Crimes against women 'being ignored' as key statistic excludes rape

Dozens of demonstrations calling for the end of violence against women have been carried out in the capital in recent years. Credit: PA

Crimes against women are "simply being ignored" by the government, Labour has claimed, after it was revealed a key crime statistic often quoted by ministers does not include instances of rape or other sexual offences.

Shadow Home Secretary Yvette Cooper said she is "extremely concerned about the missing information and analysis on what’s happening about crimes against women", following a revelation about the way the Office for National Statistics (ONS) gathers certain figures.

Ministers have often boasted about a halving of "total" crime since the Conservatives took power in 2010 but the ONS does not include many sexual offences when calculating that measure.

It comes after separate figures released by the National Centre for Domestic Abuse and Violence suggested more victims than ever before are coming forward for support.

Why rape and sexual offences aren't included in the UK's 'total' crime figure

The ONS told ITV News the nature of sexual offences means the number of those crimes can be difficult to measure when estimating the UK total, so they are counted in a different way.

When working out the UK's "total" crimes, the ONS carries out surveys and face-to-face interviews to extrapolate a figure - because not all crimes are reported to police - but that excludes many crimes mostly carried out against women.

Helen Ross, who works in the Centre for Crime and Justice at ONS, explained why.

“Collecting survey data on sexual offences, such as rape and unwanted sexual touching, as well as domestic abuse, stalking and harassment can be especially challenging.

"In face-to-face interviews, victims - most commonly women - can be unwilling to respond if their abuser is in the room or if their family is unaware of previous abuse. Sometimes the abuse is ongoing, often it won’t have been reported to police.

“These and other factors mean that instead of publishing total numbers of incidents, we focus on how prevalent the crimes are - or the number of victims - and provide in depth analysis to give a fair reflection of the nature of these offences."

Ministers wrongly claim Tories have halved crime since 2010

Ms Ross said broad assessments on the long term trends of all crime "should be made with caution" for that reason, but that has not stopped the likes of Rishi Sunak, Suella Braverman and other Conservatives from claiming to have halved crime.

Last year the prime minister said in the Commons that "our record is clear. We have halved crime since 2010".

Ms Braverman, who was formerly the home secretary, also claimed in the Commons that "overall crime, excluding crime, is down by 50%".

But Labour's shadow home secretary said "there's real concern" that "some of the most serious crimes that the country faces" are not being acknowledged.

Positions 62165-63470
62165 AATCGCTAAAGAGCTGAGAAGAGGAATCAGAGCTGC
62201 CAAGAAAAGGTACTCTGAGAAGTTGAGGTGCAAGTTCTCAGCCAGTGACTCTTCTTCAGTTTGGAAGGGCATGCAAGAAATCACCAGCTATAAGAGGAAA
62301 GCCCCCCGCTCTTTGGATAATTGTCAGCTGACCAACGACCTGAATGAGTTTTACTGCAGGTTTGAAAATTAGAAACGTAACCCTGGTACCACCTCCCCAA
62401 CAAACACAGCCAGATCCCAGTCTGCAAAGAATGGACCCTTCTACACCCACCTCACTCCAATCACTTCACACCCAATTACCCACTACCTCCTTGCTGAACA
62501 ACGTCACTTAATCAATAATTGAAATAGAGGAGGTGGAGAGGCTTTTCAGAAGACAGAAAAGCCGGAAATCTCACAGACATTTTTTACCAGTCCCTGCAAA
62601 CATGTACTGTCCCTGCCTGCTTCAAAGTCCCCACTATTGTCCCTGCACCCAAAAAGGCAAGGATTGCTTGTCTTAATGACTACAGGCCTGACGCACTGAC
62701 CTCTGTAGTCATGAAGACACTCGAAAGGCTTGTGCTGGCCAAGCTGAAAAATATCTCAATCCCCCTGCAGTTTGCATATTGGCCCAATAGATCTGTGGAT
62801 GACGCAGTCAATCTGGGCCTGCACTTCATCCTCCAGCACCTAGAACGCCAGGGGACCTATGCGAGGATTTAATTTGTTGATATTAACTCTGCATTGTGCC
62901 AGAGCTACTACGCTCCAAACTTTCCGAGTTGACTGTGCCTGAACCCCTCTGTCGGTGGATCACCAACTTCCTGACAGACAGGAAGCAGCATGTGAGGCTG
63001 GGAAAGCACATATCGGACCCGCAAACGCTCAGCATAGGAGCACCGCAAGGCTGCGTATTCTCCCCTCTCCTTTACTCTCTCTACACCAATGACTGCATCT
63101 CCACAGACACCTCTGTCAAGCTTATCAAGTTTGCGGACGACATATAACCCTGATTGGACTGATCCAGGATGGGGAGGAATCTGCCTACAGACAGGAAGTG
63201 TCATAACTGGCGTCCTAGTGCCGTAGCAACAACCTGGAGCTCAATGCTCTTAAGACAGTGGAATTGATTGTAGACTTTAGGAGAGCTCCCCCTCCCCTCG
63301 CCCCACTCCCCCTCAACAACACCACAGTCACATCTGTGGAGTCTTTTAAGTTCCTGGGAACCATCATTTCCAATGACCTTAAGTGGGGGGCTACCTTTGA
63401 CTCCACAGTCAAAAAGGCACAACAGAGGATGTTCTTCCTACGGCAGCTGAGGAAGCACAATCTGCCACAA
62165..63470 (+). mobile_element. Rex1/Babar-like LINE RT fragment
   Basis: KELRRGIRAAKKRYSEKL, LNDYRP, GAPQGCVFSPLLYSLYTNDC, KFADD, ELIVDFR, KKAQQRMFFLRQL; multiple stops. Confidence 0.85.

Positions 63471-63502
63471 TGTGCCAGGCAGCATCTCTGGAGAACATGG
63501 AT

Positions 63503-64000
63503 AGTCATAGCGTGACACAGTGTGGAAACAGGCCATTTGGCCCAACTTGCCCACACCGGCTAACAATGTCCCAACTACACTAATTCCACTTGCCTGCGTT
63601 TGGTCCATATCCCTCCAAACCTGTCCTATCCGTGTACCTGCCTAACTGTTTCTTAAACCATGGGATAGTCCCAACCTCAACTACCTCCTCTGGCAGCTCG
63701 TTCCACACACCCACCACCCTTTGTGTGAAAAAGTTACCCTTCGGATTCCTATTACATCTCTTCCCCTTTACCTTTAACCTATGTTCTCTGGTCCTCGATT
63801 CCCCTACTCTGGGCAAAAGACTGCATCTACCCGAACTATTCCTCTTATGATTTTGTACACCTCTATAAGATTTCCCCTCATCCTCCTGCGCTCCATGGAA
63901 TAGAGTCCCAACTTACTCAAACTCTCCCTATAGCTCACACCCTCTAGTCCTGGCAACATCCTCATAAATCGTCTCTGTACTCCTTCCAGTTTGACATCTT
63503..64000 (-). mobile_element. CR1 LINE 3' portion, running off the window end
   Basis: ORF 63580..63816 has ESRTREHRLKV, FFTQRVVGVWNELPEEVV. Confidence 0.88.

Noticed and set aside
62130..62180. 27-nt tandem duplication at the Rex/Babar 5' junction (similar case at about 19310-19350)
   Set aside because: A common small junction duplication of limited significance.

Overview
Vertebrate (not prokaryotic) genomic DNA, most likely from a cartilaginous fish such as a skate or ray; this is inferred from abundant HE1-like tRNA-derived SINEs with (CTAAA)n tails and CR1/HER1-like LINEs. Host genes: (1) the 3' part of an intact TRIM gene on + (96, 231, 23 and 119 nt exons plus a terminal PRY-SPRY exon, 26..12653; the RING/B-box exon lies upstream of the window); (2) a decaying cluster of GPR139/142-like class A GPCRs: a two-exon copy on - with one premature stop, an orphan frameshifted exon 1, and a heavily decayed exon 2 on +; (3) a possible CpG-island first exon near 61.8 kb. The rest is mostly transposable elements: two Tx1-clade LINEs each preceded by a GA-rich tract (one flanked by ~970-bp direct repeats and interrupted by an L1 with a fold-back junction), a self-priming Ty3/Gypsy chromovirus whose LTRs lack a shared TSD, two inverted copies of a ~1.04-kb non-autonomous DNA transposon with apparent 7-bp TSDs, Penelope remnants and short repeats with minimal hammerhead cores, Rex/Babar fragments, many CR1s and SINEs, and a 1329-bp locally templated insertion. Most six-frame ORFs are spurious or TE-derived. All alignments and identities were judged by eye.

"Labour has set a plan to halve violence against women and girls but that means we need the information, we need the analysis and they need to be visible - we can't have these crimes simply being ignored," Ms Cooper said.

She said her party would carry out an "urgent review of the way information is gathered because these crimes need to be visible".

Reports of domestic violence reach record high

More victims of domestic violence sought support than ever before last year, the National Centre for Domestic Abuse and Violence (NCDV) revealed on Wednesday.

Its figures showed 100,318 victims of domestic abuse were referred to the organisation in 2023, up from 95,905 in the previous year.

The group, which provides free emergency injunctions for abuse survivors, said the number of women seeking help has risen more than fourfold in 10 years - jumping from 23,841 in 2013.

Have you heard our new podcast Talking Politics? Every week Tom, Robert and Anushka dig into the biggest issues dominating the political agenda…

The NCDV receives around 60% of referrals from police and the rest from domestic abuse organisations and other services. Men are also victims of domestic abuse but the vast majority (89.%) referred to the organisation are women.

Sharon Bryan, head of partnerships at the NCDV, said the number of domestic violence reports it receives are "just the tip of the iceberg".

She told the Mirror: "It is terrifying to consider that this may mean 100,318 people sitting at home waiting for the key to turn in the lock, not knowing what the evening holds for them, let alone the future. 100,318 people walking on eggshells.

"100,318 people who need protection from their abuser. All of these people are in potentially life threatening situations, and this number is just the tip of the iceberg.”

Want a quick and expert briefing on the biggest news stories? Listen to our latest podcasts to find out What You Need To Know…